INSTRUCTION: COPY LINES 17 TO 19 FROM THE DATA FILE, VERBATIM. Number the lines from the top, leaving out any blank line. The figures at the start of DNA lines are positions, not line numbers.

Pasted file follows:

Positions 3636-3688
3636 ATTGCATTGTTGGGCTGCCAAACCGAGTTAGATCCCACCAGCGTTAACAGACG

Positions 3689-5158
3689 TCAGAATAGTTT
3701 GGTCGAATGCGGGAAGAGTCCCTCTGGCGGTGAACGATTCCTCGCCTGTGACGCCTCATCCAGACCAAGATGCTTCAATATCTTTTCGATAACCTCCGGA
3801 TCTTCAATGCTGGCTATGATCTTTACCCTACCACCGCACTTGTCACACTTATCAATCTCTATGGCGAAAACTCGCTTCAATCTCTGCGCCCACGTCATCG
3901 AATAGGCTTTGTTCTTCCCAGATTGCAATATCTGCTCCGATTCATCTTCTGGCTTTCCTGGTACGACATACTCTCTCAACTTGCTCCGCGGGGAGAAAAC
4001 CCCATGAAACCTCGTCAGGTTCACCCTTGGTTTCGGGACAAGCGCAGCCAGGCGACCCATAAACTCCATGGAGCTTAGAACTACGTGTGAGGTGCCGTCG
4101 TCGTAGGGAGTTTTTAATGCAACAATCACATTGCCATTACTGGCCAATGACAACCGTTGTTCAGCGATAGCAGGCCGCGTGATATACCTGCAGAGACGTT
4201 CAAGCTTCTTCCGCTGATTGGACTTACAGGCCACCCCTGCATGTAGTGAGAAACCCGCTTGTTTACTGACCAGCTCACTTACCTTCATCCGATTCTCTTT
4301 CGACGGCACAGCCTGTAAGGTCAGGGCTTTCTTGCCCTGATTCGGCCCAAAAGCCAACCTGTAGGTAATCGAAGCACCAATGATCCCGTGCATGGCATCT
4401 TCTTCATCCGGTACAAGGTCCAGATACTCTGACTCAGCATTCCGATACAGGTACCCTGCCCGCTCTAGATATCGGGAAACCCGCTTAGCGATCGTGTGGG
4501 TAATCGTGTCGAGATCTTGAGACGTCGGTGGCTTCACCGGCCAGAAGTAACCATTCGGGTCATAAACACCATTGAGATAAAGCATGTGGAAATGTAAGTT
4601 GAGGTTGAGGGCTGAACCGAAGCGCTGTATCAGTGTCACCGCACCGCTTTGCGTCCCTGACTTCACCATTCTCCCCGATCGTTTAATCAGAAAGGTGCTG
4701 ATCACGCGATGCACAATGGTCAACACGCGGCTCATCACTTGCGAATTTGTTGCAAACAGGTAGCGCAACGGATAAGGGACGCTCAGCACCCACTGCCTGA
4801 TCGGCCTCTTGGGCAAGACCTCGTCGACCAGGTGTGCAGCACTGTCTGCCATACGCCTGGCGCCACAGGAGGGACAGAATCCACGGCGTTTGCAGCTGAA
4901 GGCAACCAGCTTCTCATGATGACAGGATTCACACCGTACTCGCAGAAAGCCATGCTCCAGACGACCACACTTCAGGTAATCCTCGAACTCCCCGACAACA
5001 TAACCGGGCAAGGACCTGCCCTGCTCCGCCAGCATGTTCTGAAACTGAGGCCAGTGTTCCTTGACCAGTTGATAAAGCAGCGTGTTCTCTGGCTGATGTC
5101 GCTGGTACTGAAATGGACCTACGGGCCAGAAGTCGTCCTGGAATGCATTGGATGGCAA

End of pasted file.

4901 GGCAACCAGCTTCTCATGATGACAGGATTCACACCGTACTCGCAGAAAGCCATGCTCCAGACGACCACACTTCAGGTAATCCTCGAACTCCCCGACAACA
5001 TAACCGGGCAAGGACCTGCCCTGCTCCGCCAGCATGTTCTGAAACTGAGGCCAGTGTTCCTTGACCAGTTGATAAAGCAGCGTGTTCTCTGGCTGATGTC
5101 GCTGGTACTGAAATGGACCTACGGGCCAGAAGTCGTCCTGGAATGCATTGGATGGCAA